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[*] posted on 27-2-2020 at 16:01


Try to clear your doubts by consulting the holy MPV bible I'm attaching below.;)

Attachment: reductions with aluminum alkoxides.pdf (3MB)
This file has been downloaded 63 times

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[*] posted on 28-2-2020 at 09:07


Next time you copy your procedure word for word from erowid, uh, don't. Some people on this forum don't mind, a lot do.

What was the outcome of the suggestions given?




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mackolol
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[*] posted on 11-3-2020 at 13:14


Today I did the procedure, but with acetic acid. The product looked way better and purer, but unfortunately I didn't manage to isolate it. Maybe tomorrow I will repeat it but with purer ketone.

I remember when one time I mixed dirty alcoholic product with excess of water to dissolve the alcohol in water and then i salted it out, the product looked quite pure, but it was too small amount for me to separate it effectively.

Maybe instead of dissolving Al in acid, I'll just dissolve the alcohol from mother liquor in water and then salt it out. It doesn't seem efficient though.
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clearly_not_atara
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[*] posted on 11-3-2020 at 17:44


I would suggest using monopotassium or monoammonium phosphate to displace the Al. According to the Hofmeister series this pushes organics out of solution (more or less...). It should improve the extraction of cyclopentanol.

Aluminium phosphate precipitates readily. I'm not sure if it will cause a problem, but I don't think it's too flocculant (unlike aluminium sulfate!)

No idea about citric acid




[Edited on 04-20-1969 by clearly_not_atara]
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mackolol
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[*] posted on 13-3-2020 at 12:34


I tried to dissolve it in 25% phosphoric acid, but it's doesn't dissolve the residue well. Acetic acid seems good for this purpose, but still i didn't get this alcohol.

After dissolving the residue and salting out the product (which was dark orange), I distilled the organic. At first some water with little bit of orange organic substance, but when i reached vapor temperature of 140C, when my product (cyclopentanol) should be distilling over, nothing came over. I let the temperature to rise next 5C forward, but then I gave up as nothing really was distilling over.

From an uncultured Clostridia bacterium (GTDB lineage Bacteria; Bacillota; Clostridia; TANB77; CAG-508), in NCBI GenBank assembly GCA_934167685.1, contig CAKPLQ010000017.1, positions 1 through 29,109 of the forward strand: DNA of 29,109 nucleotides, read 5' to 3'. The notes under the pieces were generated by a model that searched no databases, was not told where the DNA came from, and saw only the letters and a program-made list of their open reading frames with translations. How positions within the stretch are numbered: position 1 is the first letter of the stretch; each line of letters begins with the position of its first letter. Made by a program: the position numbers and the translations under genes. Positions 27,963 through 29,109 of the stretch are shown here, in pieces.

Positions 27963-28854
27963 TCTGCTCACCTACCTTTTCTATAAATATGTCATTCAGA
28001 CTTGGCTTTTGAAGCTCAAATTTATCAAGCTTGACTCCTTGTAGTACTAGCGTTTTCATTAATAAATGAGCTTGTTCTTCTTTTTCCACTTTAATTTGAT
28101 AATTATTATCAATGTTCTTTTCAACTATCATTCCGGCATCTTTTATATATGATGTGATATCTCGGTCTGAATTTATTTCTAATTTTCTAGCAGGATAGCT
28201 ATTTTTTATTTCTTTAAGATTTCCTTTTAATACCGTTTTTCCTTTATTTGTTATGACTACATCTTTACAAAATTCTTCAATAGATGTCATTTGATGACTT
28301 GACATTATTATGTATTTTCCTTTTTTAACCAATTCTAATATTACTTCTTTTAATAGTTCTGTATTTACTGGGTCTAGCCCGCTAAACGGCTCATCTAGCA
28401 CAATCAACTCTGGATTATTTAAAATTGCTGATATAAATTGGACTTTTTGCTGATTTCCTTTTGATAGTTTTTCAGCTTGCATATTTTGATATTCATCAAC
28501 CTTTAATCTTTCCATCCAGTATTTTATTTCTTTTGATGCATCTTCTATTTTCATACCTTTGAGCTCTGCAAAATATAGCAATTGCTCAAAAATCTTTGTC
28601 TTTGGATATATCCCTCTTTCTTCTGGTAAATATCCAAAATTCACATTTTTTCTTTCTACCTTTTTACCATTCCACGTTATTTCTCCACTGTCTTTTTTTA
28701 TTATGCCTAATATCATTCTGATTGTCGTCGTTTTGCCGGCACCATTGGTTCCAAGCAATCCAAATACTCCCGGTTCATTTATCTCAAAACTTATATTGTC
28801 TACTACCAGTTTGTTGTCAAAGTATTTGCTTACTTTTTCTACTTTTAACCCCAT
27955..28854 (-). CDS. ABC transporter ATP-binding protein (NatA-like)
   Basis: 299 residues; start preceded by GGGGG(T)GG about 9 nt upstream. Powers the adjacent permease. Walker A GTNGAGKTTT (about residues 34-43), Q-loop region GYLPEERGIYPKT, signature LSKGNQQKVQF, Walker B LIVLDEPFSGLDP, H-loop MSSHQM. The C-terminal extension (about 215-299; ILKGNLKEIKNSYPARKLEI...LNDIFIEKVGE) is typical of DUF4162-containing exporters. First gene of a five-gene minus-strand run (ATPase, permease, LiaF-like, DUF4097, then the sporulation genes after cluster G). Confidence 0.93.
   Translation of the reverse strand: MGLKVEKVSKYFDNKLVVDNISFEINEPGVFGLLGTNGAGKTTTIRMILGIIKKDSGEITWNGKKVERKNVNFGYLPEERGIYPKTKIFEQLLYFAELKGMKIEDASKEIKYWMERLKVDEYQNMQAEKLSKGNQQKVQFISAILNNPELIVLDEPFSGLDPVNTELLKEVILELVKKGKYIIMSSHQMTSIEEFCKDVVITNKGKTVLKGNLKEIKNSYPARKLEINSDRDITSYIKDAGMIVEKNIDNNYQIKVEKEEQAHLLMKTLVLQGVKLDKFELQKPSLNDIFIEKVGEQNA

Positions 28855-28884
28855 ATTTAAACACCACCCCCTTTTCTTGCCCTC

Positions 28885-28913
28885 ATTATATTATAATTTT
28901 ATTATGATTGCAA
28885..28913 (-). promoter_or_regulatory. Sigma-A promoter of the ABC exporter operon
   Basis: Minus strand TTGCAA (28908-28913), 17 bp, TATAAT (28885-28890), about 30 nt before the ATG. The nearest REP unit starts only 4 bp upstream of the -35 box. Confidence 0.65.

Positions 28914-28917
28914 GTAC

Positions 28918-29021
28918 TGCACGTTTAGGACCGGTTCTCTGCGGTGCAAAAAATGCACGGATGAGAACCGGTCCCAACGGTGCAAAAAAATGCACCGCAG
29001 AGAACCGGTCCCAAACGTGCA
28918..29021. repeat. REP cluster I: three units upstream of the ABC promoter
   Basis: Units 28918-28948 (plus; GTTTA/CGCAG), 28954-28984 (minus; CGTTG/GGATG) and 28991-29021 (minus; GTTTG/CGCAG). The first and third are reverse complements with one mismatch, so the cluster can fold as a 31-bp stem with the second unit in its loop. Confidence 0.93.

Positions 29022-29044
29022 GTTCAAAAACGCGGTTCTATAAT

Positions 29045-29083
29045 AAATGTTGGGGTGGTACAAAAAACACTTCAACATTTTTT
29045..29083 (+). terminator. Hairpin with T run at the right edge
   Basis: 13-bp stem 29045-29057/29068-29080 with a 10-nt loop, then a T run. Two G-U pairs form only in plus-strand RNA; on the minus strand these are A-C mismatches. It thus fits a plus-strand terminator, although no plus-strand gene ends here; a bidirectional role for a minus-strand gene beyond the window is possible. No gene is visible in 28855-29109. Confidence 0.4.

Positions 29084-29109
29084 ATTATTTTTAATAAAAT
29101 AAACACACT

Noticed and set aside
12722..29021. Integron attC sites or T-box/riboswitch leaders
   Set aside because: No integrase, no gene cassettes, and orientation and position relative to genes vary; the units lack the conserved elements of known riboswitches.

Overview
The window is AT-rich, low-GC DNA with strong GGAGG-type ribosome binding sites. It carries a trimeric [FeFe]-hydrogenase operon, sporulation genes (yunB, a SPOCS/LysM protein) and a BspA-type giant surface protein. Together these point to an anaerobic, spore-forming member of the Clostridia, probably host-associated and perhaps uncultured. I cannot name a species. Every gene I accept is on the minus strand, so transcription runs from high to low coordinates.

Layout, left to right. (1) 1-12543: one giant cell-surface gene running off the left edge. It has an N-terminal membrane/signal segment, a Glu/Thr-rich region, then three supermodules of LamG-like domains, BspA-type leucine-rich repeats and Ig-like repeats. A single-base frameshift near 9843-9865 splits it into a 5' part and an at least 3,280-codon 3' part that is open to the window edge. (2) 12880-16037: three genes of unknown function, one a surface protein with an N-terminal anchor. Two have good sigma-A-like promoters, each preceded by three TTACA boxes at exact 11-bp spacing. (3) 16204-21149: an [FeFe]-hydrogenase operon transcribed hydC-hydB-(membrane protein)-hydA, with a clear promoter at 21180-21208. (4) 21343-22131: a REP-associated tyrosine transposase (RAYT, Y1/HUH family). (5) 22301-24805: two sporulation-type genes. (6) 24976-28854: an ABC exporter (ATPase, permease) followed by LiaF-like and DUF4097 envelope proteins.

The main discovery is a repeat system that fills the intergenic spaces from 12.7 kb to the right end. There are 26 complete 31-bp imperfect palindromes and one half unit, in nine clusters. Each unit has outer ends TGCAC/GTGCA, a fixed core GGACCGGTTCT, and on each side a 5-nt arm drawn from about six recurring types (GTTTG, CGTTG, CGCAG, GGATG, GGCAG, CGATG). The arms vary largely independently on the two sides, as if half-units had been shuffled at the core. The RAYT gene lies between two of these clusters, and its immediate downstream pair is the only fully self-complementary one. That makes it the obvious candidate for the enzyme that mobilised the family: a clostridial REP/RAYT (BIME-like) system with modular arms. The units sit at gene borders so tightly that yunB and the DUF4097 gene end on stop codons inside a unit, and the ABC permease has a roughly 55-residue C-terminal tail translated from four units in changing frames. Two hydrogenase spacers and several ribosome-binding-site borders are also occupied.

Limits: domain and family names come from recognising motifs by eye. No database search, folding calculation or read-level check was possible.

I don't know if i should use pure Al-i-PrOH instead of just mother liquor from isopropoxide synthesis or maybe should I use more isopropanol.

For now I'm angry that I do it for almost a month and have used today my second batch of chemicals needed for this reaction without success.

This MPV reduction is way more tricky, than I have thought

[Edited on 13-3-2020 by mackolol]
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[*] posted on 13-3-2020 at 13:10


Quote: Originally posted by mackolol  
maybe should I use more isopropanol.


See page 187 of Organic Reactions volume 2. "it seems possible that dilution may improve the yields with particularly sensitive ketones such as cyclopentanone."




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mackolol
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[*] posted on 13-3-2020 at 14:23


Quote: Originally posted by S.C. Wack  
Quote: Originally posted by mackolol  
maybe should I use more isopropanol.


See page 187 of Organic Reactions volume 2. "it seems possible that dilution may improve the yields with particularly sensitive ketones such as cyclopentanone."


Thanks for confirming my suppositions. I'll try once more, when chemicals will come to me.

So, the moral is not to take procedures from erowid or just not to follow them step by step haha.
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mackolol
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[*] posted on 15-3-2020 at 06:01


Today I performed the reduction with my last bit of cyclopentanone, but I diluted it more (20ml of ketone in ~100 ml of IPA) after reduction, organic was quite pure (very light yellow in colour), but my acetic acid was over, so I used formic acid instead.

After addition of acid my organic layer turned orange and started behaving as previously, so I threw it damn away.

In organic reductions it is mentioned in organic reductions "As no appreciable condensation of this type occurs if dilute solution (approx. 0.05 molar is used", so it would mean that I need 4,25 grams of ketone per 1l of IPA...

I'll try once again, but this time distill the cyclopentanol straight from reaction. If it doesn't work, I'll reduce it with metallic sodium as described in prepchem.

[Edited on 15-3-2020 by mackolol]
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mackolol
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[*] posted on 28-3-2020 at 01:42


Yesterday I performed the reaction once again. I thought that maybe I can decompose aluminium residue with conc. NaOH solution.
Unfortunately this didn't work, but anyways the organic product was very dark coloured and impure.
All I can say is that MPV reduction is not suitable with cyclopentanone at all.
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clearly_not_atara
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[*] posted on 28-3-2020 at 03:57


The limiting factor in the MPV reduction is usually aldol condensation. Ketones are usually resistant, but cyclopentanone is uniquely prone to them. I wonder if Cu/Al2O3-catalyzed transfer hydrogenation could work with cyclopentanone and excess isopropanol:

https://s3.amazonaws.com/academia.edu.documents/45522229/Syn...

If you do it at reflux you might even be able to remove acetone as it forms.

A more ambitious thought is to make the catalyst by depositing copper oxalate on alumina and heating to decomposition. Usually oxalate decomposition gives very high surface areas.

[Edited on 28-3-2020 by clearly_not_atara]




[Edited on 04-20-1969 by clearly_not_atara]